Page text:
Fighting over land and territory isn’t new to man. From medieval times to the present day, conflicts over territory have resulted in prolonged battles that in turn have led to the invention of innovative methods to help keep armies energized and motivated.
One such method has been the invention of battle cries that bind armies together in the battlefield with a common purpose and cause. From the American ‘Hooha’ to the Hindu war cry of ‘Har Har Mahadev’ to the ‘Banzai’ war cry of Japanese soldiers in WW2 or even the very popular Sikh War cry, ‘Jo bole so Nihal, sat sri akal’!
More recently, the Icelanders used the Viking war chant at the football World Cup and at Euro 2016 to drive their team to greater performance.
But as a business trying to conquer new territories, before you can start attacking the battlefield with all your might and a roaring chant, here are steps that you should use to make a more effective sweep of the territory.
Bizom has perfected these steps by working with the best minds in distribution across 300 companies and reaching almost 6Mn retailers through our platform.
Step 1: Reconnaissance – Collect intelligence
Identify and add outlets of varied types and levels of importance to your product categories.
The key here is to identify outlets along two key aspects:
a. The type of outlet: For eg. grocer, bakery, etc.
b. The value of the outlet: For eg. Category A, Category B, etc., based on sales value.
This along with deep dive details of the shop and the competition there can help you make great choices in future.
However, not being able to identify outlets in detail can render this exercise ineffective as there are instances where a certain type of outlet performs very well in Geography A whereas in Geography B it doesn’t.
Step 2: Draw up a Battle Plan
Make a detailed sales plan to get you from where you are to where you want to go
First, decide what you want to achieve and identify the questions that need to be answered to understand what your objectives should be:
- Looking at the current outlet coverage, how many new retailers do we need to add to meet target?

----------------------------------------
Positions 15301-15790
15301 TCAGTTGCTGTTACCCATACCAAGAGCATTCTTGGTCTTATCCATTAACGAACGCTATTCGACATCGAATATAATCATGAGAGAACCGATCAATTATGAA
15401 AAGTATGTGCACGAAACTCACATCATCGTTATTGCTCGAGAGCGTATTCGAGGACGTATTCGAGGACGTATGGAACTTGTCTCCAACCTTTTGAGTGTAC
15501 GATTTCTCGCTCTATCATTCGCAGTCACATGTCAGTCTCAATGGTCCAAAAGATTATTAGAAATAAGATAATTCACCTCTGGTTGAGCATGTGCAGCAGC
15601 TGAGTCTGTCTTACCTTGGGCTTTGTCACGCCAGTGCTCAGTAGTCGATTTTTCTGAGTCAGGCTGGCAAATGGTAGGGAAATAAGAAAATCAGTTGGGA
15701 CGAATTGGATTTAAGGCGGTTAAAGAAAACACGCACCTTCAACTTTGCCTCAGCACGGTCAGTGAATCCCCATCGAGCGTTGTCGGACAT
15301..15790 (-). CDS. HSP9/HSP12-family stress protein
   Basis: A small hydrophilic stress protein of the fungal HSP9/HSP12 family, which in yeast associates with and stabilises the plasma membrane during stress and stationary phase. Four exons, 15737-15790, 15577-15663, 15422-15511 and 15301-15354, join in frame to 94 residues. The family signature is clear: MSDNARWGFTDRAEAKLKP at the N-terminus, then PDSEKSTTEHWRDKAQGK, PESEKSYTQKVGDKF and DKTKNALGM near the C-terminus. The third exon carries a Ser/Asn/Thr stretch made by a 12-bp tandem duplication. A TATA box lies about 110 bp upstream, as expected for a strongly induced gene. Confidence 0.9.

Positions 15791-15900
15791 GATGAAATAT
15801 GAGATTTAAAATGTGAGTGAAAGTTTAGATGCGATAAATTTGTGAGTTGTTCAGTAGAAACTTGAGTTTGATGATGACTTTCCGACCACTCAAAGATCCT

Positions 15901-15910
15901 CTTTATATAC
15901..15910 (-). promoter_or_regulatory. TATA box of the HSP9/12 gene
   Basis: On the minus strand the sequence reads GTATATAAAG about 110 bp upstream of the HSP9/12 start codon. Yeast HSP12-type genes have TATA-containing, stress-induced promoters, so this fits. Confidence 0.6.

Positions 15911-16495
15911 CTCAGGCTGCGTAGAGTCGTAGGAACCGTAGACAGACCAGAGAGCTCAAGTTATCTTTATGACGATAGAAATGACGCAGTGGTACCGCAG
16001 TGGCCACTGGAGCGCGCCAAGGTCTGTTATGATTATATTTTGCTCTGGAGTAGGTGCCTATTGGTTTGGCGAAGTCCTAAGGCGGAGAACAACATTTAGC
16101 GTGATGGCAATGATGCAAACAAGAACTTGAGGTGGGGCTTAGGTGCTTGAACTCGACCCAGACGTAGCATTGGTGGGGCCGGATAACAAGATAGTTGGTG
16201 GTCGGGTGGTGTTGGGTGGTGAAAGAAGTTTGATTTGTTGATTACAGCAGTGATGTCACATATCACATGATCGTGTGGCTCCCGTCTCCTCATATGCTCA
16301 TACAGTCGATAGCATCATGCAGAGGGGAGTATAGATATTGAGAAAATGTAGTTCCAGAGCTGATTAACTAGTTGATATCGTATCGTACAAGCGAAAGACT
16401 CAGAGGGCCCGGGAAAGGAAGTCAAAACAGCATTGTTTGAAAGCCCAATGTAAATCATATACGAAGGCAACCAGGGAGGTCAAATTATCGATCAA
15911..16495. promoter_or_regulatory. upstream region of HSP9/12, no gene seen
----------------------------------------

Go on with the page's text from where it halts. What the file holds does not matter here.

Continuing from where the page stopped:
- Which geographical regions/outlet categories should we focus on?
- Are any of our territories being underserviced? If so, how many reps should we assign to those territories?
- Which products are the most profitable? Which outlets(type) are purchasing them?
- Which outlet segment offers the highest payoff? Are we tapping into that value consistently?
Based on the answers to these questions, set clear, measurable parameters and tangible goals for the management team.
The easier your goals are to measure and track, the better. Here are some examples:
– We need to add five new outlets in this beat every week.
– We want to double the number of retailers we serve in this outlet category by next year.
– We want to double the current universe of 1 Lakh outlet to 2 Lakh outlets by next year.
– By end of this year we want to have region A making Rs. 6000 crores in sales.
Step 3: Rally the Troops
Energise and motivate your sales team to meet and exceed their targets and goals
Our research throws up an insight that most seasoned sales managers know to be true from experience – time compliance is the first and most important factor in sales success. After all, if 50% of salespeople start selling only by noon, how can we expect them to cover 40-50 outlets in a day with an average time spent of 10-15 minutes at each outlet (the FMCG benchmark)?!
Not surprisingly, we’ve found that the most successful organizations are those that achieve PJP (permanent journey plan) adherence in excess of 90%.
However, we routinely see teams where over 70% or the team isn’t focussed on the PJP set out for them. This leads to poor performance and can be a roadblock to market execution leading to availability issues and competitive challenges.
The best way out to inspire your sales team to comply with the PJP is by making sure your beat/journey plan is optimized to get the most out of the saleman’s time with the least effort and cost. Here, again, technology is your friend. Tools enriched with AI can help you easily crunch a diverse set of factors including distance, traffic and demand to plan out the most optimal PJP.